Autism: An Introduction to Psychological Theory

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Harvard University Press, 1995 - Psychology - 152 pages
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Autism is a fascinating yet perplexing disorder that continues to intrigue researchers and clinicians studying brain and behavior. In this lucid and elegant book, Francesca Happé provides a concise overview of current psychological theory and research that synthesizes the established work on the biological foundations, cognitive characteristics, and behavioral manifestations of this disorder. She focuses her discussion on the cognitive approaches that deal with both thought and feeling--those hypotheses that link brain to action, deepen our understanding of the autistic person's view of the world, and offer better approaches to effectively managing the behavior of people with autism struggling to live in our world. The book reviews the latest research into the communication, socialization, and imagination impairments in autism, and further distinguishes the levels of severity in the spectrum of autistic disorders. Happé also includes a discussion of the talented few--high-functioning autistic individuals with Asperger's syndrome--and of the many childhood behavioral disorders, unrelated to autism, that manifest autistic-like symptoms.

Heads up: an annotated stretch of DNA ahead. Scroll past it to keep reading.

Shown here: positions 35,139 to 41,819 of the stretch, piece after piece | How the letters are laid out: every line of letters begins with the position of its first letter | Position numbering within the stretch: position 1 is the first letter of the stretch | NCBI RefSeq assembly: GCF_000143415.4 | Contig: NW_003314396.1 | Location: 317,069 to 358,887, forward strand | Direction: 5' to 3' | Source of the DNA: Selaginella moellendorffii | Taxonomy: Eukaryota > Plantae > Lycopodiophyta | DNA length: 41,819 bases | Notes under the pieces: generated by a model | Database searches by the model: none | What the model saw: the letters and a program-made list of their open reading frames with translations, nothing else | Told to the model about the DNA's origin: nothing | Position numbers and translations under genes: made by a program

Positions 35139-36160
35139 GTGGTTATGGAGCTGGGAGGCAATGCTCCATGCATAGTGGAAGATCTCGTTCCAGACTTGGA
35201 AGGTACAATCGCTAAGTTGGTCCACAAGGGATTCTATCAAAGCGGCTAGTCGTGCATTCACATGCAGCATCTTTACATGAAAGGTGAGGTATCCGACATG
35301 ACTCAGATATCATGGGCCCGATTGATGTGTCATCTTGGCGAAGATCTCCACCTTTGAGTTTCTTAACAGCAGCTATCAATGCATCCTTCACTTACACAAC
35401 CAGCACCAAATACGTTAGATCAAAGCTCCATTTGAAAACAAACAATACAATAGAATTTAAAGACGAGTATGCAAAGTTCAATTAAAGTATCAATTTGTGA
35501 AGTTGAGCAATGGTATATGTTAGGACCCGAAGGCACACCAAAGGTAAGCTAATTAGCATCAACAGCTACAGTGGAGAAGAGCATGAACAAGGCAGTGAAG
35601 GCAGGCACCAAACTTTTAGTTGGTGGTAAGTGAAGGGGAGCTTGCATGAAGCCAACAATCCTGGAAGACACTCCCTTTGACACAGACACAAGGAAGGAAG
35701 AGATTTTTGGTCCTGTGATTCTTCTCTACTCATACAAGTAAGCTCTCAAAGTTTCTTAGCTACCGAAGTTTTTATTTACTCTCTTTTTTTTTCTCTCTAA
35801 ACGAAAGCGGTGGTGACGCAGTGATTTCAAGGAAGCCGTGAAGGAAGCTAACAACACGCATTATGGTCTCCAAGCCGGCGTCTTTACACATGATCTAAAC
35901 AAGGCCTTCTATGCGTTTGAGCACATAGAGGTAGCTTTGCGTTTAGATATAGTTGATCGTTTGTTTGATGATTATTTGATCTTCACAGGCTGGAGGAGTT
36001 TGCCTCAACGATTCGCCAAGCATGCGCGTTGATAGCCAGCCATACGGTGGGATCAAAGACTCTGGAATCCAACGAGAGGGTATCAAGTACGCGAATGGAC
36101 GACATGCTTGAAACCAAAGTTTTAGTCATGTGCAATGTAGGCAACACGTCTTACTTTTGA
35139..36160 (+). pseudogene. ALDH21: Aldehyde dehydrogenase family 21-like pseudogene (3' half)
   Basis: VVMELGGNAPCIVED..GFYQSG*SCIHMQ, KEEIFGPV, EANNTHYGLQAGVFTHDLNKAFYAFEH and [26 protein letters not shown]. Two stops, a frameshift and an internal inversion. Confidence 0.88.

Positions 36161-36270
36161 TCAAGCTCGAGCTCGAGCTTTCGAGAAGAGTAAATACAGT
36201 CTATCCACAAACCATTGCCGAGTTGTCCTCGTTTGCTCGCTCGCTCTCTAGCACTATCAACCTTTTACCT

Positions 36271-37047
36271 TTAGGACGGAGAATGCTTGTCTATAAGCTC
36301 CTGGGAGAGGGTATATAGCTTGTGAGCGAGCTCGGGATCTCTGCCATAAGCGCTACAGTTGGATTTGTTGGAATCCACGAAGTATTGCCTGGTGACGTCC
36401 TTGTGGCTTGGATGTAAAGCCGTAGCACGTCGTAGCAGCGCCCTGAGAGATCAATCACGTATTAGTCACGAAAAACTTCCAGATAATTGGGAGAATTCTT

Autism is an important and much-needed contribution to the literature. It will be valued by parents and teachers of autistic children as well as by students and researchers interested in disorders of language and communication.

  

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Contents

The history of autism
7
Autism at the behavioural level
15
Autism at the biological level
27
The talented minority
67
Aspergers syndrome
83
Autism and notautism
102
a look to the future
113
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About the author (1995)

Francesca Happe is a research scientist at the Medical Research Council in London.

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